We review ASUS’ ROG Strix GL503
For PC gamers on the go, ASUS’ ROG notebooks are usually the default brand to buy. But let’s face it, ASUS’ offerings are not cheap, and you’ll have to drop quite a few thousand pesos to get a decent gaming notebook that’ll run today’s games.
The Taiwanese company is aiming to change that with their relatively entry-level ROG Strix GL503. It’s one of the most affordable gaming PC’s in the company’s current roster, sporting decent hardware that’ll run most modern games on medium with decent frames.
Shares many of the same design cues of its more expensive brother
While the Strix GL503 is technically an entry-level model, that didn’t stop ASUS from infusing it with some of the design cues present in their top-of-the-line thin and light Zephyrus notebook.
The GL503 has an understated elegant vibe to it, which is a nice change of pace from the RGB craze that’s been assaulting our senses ever since it became the norm.
The brushed metal lid has the trademark ROG logo bathed in red, which tells everyone in the immediate vicinity that you are indeed rocking a gaming notebook. The chassis is also metal from the looks of it, and gets the same nice black coloration that’s present on the lid.
The only downside to the overall design is how much of a fingerprint magnet it is. If you use the GL503 as your daily driver, you should get used to seeing unsightly smudges all over the thing. It’s not the sort of thing to bother us honestly, but if you’re the OCD type, then the GL503 may not be for you.
The keyboard is big and spacious, and the notebook is big enough for a numpad on the side. The keys are backlit, and you can customize the colors according to your taste, with four distinct zones that can be customized independent from each other.
As far as the actual feel of the keyboard, it’s pretty dope. It’s not mechanical of course, but key travel feels great, and typing on it for extended periods of time doesn’t feel like a chore.
The trackpad is another matter entirely though. We found that its palm rejection is woefully inadequate, and doesn’t feel as responsive as it should be. We suggest you buy a good mouse and plug it in there instead.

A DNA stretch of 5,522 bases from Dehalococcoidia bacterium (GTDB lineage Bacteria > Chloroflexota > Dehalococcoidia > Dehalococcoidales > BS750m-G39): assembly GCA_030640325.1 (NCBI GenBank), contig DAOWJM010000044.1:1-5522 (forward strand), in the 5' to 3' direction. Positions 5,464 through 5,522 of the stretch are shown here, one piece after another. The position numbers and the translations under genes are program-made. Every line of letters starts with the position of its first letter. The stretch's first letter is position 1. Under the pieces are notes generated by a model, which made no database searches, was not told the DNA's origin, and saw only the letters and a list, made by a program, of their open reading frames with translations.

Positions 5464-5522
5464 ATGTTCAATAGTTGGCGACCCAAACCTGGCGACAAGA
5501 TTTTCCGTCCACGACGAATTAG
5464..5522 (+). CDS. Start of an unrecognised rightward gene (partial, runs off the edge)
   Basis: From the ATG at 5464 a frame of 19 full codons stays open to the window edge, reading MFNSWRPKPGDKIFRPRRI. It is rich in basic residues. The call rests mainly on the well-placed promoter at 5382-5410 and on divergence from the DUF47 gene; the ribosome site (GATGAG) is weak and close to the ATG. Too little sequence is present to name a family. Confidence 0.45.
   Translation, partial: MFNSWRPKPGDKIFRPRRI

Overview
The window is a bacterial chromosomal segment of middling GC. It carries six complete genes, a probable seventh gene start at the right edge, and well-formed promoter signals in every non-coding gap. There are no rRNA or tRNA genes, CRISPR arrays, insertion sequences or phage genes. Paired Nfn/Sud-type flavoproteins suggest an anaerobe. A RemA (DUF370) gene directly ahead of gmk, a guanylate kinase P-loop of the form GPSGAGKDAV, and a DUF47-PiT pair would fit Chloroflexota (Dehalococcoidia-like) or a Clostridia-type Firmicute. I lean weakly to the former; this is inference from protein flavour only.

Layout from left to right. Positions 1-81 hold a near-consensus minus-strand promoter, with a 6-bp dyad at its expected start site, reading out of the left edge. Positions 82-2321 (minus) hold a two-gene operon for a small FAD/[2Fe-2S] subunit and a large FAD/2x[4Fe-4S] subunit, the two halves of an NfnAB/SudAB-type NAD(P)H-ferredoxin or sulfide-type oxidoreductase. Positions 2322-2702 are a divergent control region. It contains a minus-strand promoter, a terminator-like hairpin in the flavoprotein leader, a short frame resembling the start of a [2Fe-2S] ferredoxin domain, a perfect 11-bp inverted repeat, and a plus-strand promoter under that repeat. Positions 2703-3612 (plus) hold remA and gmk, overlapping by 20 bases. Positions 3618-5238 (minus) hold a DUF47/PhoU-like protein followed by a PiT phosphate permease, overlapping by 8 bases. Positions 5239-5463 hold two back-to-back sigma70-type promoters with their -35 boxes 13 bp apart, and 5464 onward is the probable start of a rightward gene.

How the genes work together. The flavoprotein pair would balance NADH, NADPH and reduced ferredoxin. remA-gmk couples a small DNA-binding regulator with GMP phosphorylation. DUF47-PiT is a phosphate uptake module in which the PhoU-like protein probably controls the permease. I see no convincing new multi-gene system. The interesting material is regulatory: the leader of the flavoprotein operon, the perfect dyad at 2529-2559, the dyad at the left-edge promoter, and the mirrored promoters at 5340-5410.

There’s plenty of ports available for you to use, which includes 3 USB 3.0, 1 USB 2.0, 1 USB Type-C, 1 HDMI port, 1 mini DisplayPort, 1 Ethernet port, 3.5mm jack plus an SD card reader.
Display looks great for what it is
The GL503 packs a 15.6-inch, full HD LED 60Hz panel. If there’s one thing that really stands out with the GL503, it’s the display, as it’s pretty bright, clear and crisp considering the price of the notebook. Colors look accurate, and games really pop on the notebook’s display when we were using it. There’s an even more expensive version of the GL503 that upgrades the display to a 120Hz panel but honestly, that’s pretty overkill considering the internals of the notebook.
Internals are OK for most games, though it’s going to struggle with higher settings
While the GL503 looks the part of a killer, take-no-prisoners gaming notebook, the reality is the internals are a bit sedate for our liking. The review unit that was handed over to us had an Intel Core i7-7700HQ processor, 8GB of RAM, NVIDIA GTX 1050 GPU with 4GB of VRAM, 120GB of SSD storage and a 1TB HDD.
Don’t expect to run newer games on high or ultra, since the GTX 1050 GPU does have its limitations. Realistically you’re looking at medium settings at most with your FPS hovering at around 40-50.
There’s a GTX 1060-equipped variant of the GL503 though obviously you’ll be spending more for it.
Surprisingly long endurance for a gaming notebook
Whenever we review gaming notebooks, we really don’t expect them to last long away from the charger. That’s why we were incredibly surprised to learn that the GL503 lasted us around 4 hours on a single charge. That’s still ways off the usual 5-6 hour endurance from most ultrabooks, but considering that the GL503 is a gaming notebook it’s not too bad.
Verdict: It’s good notebook, though there’s better options offered by ASUS
The ROG Strix GL503 is a pretty decent entry to ASUS’ gaming series, but the lower than expected GPU severely limits your options when it comes to playing games. Sure, you’ll be able to play most games in the market fairly well in medium settings, but with a sticker price of Php 69,995 many gamers are expecting more.
Funnily enough, ASUS’ own FX502 gaming notebook that’s identically priced is a better choice. While it loses the RGB keyboard and trades the IPS panel for a TN one, it gains a GTX 1060 GPU which is arguably more important than customizable lights.